Justin Cooper, Capita Asset Services,

“Hot on the heels of a cut in the sterling dividend investors will get from Shell, comes another bigger cut from HSBC. With pre-tax profits down 12%, the bank has held its dividend flat in USD, meaning UK investors will see their cheque shrink by around 8% when it lands on the doormat in October. Income investors have several more months of pain to endure before the effect of the strong pound begins to dissipate.”

Gary Greenwood, Shore Capital

HSBC has reported a small (1%) statutory pre-tax profit miss relative to consensus market expectations (source: Company) within its interim results (6m to end Jun). This was owing to higher than anticipated costs, which were largely offset by higher than expected associate income and lower than expected impairments.

Statutory pre-tax profits fell by 12% to $12,340m (consensus: $12,459m) with underlying pre-tax profits (company definition) down by 4% to $12,560m. Excluding significant exceptional items, underlying adjusted PBT increased by 3% to $13,262m. The underlying adjusted performance was driven by flat revenue, a 4% increase in costs and a 38% reduction in impairments. Negative cost / income jaws have been a key feature of HSBC’s results in recent periods and remain an area of concern to us.

The Chairman’s statement contains some very strong words in respect of the current regulatory environment and the impact this is having on the business. Indeed, it is the increase in investment in compliance and regulatory readiness that is the key driver behind the higher than anticipated cost inflation, in our view. We pick out a few of the Chairman’s comments as follows:

“The demands now being placed on the human capital of the firm and on our operational systems are unprecedented” “We are committed and resourced to deliver … but there is extremely limited spare capacity” “I don’t think we have ever had to ask so much of so many” “We face growing fatigue within critical functions as well as increased market competition for trained staff”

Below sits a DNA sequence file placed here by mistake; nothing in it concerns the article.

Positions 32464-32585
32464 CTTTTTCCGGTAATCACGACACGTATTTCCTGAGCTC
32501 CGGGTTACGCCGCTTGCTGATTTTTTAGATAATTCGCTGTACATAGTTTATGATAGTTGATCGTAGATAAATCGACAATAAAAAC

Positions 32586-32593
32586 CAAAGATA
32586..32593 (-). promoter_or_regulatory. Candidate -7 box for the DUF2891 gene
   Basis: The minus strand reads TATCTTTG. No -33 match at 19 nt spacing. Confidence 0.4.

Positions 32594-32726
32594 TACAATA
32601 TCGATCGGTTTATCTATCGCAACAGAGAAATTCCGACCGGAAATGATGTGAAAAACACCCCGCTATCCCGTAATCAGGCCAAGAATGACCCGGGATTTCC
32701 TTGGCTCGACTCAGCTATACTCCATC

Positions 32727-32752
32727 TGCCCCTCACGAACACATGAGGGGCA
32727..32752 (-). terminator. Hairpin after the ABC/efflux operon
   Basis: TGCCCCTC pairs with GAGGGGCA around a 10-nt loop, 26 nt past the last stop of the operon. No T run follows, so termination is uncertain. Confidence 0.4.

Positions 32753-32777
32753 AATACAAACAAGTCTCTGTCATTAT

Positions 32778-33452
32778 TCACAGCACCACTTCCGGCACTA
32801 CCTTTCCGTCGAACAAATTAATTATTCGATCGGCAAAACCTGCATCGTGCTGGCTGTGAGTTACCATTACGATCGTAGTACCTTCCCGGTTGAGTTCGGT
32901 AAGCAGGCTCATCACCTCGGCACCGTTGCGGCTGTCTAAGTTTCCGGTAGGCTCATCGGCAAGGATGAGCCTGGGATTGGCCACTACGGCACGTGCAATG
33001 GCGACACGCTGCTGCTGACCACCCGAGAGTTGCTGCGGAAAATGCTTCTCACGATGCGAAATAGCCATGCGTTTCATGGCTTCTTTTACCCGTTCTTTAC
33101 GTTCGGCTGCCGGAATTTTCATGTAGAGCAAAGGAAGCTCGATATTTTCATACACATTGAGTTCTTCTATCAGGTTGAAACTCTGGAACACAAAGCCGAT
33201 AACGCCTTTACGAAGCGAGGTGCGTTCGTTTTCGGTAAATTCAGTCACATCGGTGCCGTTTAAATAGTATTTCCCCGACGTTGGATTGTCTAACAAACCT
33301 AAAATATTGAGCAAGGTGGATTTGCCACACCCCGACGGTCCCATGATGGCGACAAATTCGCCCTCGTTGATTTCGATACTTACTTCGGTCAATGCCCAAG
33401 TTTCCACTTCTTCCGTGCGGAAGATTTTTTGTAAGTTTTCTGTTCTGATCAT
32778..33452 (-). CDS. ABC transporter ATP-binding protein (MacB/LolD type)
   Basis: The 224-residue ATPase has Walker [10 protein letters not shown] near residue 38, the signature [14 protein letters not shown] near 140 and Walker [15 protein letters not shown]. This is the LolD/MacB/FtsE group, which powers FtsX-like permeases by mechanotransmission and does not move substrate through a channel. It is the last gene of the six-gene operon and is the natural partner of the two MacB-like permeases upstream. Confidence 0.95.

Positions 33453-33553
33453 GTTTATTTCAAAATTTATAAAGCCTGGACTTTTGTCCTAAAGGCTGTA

That said, the outlook statement contains some more positive commentary around the broader economic backdrop and the prospect of the group benefiting from a rise in US interest rates through the generation of higher revenues on its surplus deposits. In addition, management highlighted the strength of HSBC’s global network, how well this positions the group to leverage the world’s trade corridors and how difficult this is to replicate.

Management also refers to the underlying capital generation of the business and the ability of this to support a progressive dividend policy. We note that the second interim dividend per share was held flat at $0.10, as expected, giving a half year DPS of $0.20. We currently expect the full year dividend per share to be increased by 6% to $0.52 (versus consensus at $0.51).

We do not expect consensus earnings estimates to move significantly on the back of these numbers while our earnings estimates may need to edge down a little. For reference, consensus is currently looking for statutory pre-tax profits of $22,225m (EPS of $0.82) versus our estimate of $23,778m (EPS of $0.88). We re-iterate our neutral stance. HOLD